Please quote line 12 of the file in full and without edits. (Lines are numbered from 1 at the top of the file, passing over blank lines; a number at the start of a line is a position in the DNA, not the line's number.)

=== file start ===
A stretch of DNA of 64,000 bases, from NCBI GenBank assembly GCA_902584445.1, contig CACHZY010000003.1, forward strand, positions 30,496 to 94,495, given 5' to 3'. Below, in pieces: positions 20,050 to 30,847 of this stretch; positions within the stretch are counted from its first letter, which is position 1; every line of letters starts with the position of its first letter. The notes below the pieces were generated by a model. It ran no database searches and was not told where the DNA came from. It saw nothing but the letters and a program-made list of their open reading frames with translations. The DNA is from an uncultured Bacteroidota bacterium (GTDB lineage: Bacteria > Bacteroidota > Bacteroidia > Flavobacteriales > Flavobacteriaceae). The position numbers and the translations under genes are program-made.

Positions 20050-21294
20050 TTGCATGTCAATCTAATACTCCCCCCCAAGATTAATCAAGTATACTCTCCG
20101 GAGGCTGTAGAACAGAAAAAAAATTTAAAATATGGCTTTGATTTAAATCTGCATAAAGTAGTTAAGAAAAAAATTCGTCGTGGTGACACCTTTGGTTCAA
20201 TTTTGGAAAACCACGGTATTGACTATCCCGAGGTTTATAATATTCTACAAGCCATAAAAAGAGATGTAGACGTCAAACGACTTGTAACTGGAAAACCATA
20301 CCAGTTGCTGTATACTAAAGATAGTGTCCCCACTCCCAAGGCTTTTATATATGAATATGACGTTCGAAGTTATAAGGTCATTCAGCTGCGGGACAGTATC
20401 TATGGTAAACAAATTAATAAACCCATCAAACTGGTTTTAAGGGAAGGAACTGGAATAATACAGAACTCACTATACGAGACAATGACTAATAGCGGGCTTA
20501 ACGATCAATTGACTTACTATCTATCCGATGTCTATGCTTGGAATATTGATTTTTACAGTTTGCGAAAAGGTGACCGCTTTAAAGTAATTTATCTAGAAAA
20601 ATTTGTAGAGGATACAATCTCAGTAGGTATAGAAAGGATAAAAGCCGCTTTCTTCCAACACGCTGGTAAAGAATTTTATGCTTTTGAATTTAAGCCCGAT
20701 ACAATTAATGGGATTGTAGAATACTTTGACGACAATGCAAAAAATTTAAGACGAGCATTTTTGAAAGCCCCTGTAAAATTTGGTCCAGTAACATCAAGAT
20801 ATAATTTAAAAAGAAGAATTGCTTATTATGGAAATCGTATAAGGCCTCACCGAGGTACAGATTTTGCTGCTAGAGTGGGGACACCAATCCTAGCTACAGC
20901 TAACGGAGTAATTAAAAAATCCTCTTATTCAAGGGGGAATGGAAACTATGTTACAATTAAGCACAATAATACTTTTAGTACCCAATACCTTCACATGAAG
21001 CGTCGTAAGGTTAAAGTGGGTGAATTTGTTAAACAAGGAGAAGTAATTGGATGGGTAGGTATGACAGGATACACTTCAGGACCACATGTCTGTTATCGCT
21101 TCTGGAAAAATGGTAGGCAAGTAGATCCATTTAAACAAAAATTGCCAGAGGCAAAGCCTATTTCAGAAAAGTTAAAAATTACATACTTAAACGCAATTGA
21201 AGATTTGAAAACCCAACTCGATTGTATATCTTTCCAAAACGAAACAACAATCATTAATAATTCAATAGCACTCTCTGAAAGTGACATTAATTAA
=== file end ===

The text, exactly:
20901 TAACGGAGTAATTAAAAAATCCTCTTATTCAAGGGGGAATGGAAACTATGTTACAATTAAGCACAATAATACTTTTAGTACCCAATACCTTCACATGAAG